First, I would like to commend Geneva's response to this forum, "Mixed Signals." I really appreciate that she has given voice to an idea that's counter to the prevailing hegemonistic educational philosophy of accommodation. I think that she has identified a trend in education wherein through the real desire to help students, to understand differences, to appreciate different learning styles and different kinds of intelligence, to be all things to all people, we have fostered a permissive culture in our schools that no longer adheres to standards, which is ultimately enabling and which ironically engenders "learned helplessness". My definition of "enabling" focuses upon the extent to which we condone the lack of basic standards in the 3R's because we recognize that individuals have different skills, and we want to avoid being critical.
Name:  shellie
Username:  Anonymous
Subject:  tues
Date:  2003-07-15 09:46:46
Message Id:  5975
It is a good thing that I am learning about minds--because today I don't think I have one. My mind is full of discharges of all kinds. I can really understand what all the confusion is about. My two minds are both so full of discharge that nothing seems to be able to be accomplished. My I function is trying hard to make some sense but the other mind won't let it.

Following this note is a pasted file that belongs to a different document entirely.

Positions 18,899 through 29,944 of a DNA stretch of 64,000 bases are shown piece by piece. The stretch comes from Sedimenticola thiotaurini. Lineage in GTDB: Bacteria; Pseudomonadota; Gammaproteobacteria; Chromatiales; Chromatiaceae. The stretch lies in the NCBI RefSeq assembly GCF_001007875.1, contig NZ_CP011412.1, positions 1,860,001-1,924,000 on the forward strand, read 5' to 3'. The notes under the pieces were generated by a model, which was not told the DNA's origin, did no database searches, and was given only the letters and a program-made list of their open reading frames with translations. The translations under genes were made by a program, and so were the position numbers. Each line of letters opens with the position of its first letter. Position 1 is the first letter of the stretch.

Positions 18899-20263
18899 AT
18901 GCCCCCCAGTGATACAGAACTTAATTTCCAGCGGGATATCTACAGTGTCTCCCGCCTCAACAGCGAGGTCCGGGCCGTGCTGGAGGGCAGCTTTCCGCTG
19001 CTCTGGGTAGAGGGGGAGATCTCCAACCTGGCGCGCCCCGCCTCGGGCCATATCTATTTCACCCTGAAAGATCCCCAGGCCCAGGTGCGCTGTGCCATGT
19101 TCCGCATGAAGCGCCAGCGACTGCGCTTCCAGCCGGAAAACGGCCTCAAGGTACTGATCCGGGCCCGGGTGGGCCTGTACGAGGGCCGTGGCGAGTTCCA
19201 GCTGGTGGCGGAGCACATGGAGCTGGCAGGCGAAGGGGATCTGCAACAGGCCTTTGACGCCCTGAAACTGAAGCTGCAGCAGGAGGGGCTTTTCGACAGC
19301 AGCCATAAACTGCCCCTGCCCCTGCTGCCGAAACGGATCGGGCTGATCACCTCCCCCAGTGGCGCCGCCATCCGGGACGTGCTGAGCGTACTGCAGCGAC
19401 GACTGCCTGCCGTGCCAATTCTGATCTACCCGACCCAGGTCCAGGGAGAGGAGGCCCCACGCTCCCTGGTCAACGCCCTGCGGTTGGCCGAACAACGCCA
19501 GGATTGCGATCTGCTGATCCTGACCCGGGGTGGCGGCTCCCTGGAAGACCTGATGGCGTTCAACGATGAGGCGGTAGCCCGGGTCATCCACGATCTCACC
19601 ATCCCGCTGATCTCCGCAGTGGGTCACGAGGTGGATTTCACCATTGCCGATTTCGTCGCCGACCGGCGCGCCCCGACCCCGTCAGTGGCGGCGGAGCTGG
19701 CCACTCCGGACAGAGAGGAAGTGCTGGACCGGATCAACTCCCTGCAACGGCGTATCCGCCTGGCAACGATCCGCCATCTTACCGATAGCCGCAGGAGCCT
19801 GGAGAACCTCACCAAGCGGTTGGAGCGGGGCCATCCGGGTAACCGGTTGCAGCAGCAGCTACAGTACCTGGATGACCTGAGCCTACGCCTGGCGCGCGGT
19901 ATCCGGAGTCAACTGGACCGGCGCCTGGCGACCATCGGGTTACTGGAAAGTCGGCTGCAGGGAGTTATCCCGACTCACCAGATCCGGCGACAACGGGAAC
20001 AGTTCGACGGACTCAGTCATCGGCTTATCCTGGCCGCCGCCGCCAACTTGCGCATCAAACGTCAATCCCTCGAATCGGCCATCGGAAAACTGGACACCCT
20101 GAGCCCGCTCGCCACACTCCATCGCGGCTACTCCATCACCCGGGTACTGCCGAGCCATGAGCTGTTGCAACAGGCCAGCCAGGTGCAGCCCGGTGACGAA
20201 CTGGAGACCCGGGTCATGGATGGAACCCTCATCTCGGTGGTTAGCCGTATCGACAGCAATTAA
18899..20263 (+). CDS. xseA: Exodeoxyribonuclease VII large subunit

Name:  carol
Username:  Anonymous
Subject:  expectation vs.pain
Date:  2003-07-15 09:47:22
Message Id:  5976
I realize now how "fire-walkers" are able to repeat this activity time and again. I suppose this also applies to relgious groups that self- inflict pain as some symbol of pennance.
Name:  Linda Slattery
Username:  Anonymous
Date:  2003-07-15 09:47:52
Message Id:  5977
As far a "spealling", I agree that we need to have standards for our students, and teach them to be mindful of the value of written material. However, there is also a place and time for free writing, perhaps like journals or forums, for less formal writing. We can teach our students how to use a dictionary, and when it's important to edit.

The ideas presented yesterday are a strain for me to understand, but I think Paul is doing a good job at slowly building at least a superficial understanding of this input/output model of neurons. I still waiting how this impacts what we as educators should do or think differently.

Name:  Angie
Username:  Anonymous
Subject:  Spelling
Date:  2003-07-15 09:47:54
Message Id:  5978
As a child I have been taught that you do not make any mistakes when spelling. As an educator, I let them know that in the beginning I am focusing on your writing style. After we go over the various areas such as focus, convention, organization,, etc... then I tell that their final piece should not have any mistakes. They are allowed to get their portfolios and make corrections. There are times in testing, that I will be asked if spelling counts, I tell that I am interested in what you know
Name:  Julie
Username:  Anonymous
Subject:  Disabling/Enabling
Date:  2003-07-15 09:48:48
Message Id:  5979
This is a tough issue for those of us held accountable for students' high standardsof performance. Often I have to force myself to look at the content of kids' work before jumping on the mechanical errors. I remember having a staff development by an English teacher from Central High. I try toemploy the technique of reading work first WITHOUT a pen in hand at all. It's hard but it works.